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The U.N.’s Land Redistribution Scheme
Posted By Joseph Klein On October 25, 2010 @ 12:01 am In FrontPage | 19 Comments
Olivier De Schutter, the United Nations Special Rapporteur on the Right to Food, is the author of a report presented on October 20, 2010 to the United Nations General Assembly, which perfectly illustrates the socialist ideology that is all too prevalent amongst United Nations bureaucrats and its so-called ‘experts.’
The report constitutes little more than an assault on free market capitalism. It is an encomium for government-led wealth redistribution.
In his report, Mr. De Schutter blames the free market system for threatening the livelihoods of “peasants, fishers, pastoralists, and indigenous peoples.” He emphasizes “the importance of land redistribution for the realization of the right to food.”
Beyond “the realization of the right to food” itself – which was supposed to define the limit of his area of responsibility – Mr. De Schutter contends that there should also be recognition of universal human rights to “adequate housing,” a “right to work (for landless peasants),” and last, but not least, a human right to land. The right to land, he claims, includes “the right to communal property — a right of the community rather than of the individual” as “an alternative to individual property rights.”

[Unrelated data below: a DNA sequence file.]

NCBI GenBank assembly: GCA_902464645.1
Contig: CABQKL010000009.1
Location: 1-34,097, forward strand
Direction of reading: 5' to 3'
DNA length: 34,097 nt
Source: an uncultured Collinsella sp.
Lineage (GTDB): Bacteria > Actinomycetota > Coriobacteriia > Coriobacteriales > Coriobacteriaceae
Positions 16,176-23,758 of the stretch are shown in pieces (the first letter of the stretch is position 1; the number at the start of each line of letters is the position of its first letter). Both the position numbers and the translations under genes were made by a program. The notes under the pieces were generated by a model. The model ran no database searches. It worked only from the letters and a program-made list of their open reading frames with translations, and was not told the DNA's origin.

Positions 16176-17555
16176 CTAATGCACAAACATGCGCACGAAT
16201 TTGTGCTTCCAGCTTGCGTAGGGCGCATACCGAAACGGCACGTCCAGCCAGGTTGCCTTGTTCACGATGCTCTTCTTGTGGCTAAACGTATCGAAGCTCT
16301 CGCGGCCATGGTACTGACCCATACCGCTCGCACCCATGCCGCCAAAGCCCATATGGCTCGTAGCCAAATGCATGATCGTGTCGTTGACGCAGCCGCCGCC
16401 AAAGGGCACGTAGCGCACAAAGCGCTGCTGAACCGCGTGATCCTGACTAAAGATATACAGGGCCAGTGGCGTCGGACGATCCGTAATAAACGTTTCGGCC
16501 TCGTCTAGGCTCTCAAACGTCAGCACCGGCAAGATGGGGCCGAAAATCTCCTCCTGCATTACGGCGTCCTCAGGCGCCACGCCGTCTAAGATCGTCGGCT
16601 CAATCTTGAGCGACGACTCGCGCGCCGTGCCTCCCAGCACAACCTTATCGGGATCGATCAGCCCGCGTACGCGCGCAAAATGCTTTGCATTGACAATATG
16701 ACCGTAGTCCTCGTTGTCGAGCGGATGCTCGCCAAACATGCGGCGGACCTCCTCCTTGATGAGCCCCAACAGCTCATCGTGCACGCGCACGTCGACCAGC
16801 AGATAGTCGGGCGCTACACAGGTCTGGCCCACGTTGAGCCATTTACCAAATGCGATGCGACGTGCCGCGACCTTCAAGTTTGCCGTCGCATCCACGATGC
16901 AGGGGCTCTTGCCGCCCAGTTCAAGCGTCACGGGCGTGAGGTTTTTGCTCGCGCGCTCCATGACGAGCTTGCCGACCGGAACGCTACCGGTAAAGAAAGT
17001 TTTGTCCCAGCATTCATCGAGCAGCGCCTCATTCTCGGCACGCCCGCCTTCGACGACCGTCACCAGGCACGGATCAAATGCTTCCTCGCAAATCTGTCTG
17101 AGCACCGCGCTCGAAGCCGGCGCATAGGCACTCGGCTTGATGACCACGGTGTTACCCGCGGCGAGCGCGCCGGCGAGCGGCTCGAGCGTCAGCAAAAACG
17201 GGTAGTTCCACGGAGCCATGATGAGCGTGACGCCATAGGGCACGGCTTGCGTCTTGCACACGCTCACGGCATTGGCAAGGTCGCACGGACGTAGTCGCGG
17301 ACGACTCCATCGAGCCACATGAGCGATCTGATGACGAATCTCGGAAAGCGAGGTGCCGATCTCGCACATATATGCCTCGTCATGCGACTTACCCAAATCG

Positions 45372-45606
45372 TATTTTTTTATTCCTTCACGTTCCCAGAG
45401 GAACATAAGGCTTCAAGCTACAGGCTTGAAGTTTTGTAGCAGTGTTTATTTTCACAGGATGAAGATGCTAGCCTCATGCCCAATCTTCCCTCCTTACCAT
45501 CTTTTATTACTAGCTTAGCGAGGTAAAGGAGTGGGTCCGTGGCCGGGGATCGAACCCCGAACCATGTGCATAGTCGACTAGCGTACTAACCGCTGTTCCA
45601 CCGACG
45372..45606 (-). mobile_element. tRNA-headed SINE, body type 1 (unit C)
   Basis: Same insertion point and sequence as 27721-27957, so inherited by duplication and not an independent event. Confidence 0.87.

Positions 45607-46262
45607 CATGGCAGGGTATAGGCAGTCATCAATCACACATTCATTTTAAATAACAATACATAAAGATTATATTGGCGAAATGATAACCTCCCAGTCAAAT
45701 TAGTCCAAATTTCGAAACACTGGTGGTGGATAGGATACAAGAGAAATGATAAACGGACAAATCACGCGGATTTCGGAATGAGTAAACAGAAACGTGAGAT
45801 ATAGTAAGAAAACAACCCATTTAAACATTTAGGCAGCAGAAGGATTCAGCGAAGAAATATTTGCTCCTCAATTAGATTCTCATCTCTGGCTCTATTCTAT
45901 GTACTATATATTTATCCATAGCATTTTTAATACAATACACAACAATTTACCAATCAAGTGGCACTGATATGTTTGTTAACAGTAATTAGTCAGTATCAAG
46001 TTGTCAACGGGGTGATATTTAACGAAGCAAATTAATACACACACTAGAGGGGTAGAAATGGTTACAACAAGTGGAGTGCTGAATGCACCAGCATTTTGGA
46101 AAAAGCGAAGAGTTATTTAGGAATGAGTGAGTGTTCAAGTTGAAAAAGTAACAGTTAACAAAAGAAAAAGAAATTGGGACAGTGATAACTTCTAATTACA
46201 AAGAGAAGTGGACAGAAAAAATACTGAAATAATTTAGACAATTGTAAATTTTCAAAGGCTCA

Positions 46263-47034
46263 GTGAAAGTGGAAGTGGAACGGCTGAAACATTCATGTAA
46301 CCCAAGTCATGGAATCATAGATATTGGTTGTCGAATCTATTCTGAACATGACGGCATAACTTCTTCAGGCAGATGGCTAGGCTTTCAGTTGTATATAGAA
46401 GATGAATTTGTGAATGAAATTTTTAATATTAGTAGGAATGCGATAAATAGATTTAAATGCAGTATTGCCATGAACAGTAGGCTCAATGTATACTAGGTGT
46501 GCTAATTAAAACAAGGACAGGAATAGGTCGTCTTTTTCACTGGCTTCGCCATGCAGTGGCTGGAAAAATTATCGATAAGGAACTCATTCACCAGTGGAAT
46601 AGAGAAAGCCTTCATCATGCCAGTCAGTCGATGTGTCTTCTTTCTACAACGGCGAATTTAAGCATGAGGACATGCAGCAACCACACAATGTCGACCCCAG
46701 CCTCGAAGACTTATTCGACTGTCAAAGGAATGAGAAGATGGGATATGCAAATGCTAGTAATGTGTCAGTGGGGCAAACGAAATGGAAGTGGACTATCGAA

Mr. De Schutter contends that speculation on farmland, the expansion of agrofuels production, and demographic growth in rural areas are all contributing to what he calls “global enclosures” concentrated in the hands of the few. He even blames land ownership concentration on the effect of measures intended to combat global warming that other UN experts and bureaucrats have been championing.
“Measures adopted with a view to climate change mitigation or environmental conservation, which have placed priority on technological and market-based solutions over the deconcentration of land in order to encourage more sustainable land uses,” Mr. De Schutter writes in his report, “have created further conflicts with the rights of land users.”
He demands urgent action to reverse “inequitable” distribution of land. “Land does not go to those who need it most,” Mr. De Schutter told reporters at a briefing at UN headquarters in which he discussed his report.
According to this UN ‘expert,’ capitalist notions of private property and the titling process tend to reinforce the unequal distribution of land, unfairly favoring those who have access to capital and whose ability to purchase land is greatest.
“Rather than focusing on strengthening the rights of landowners, States should encourage communal ownership systems, strengthen customary land tenure systems and reinforce tenancy laws to improve the protection of land-users,” says Mr. De Schutter.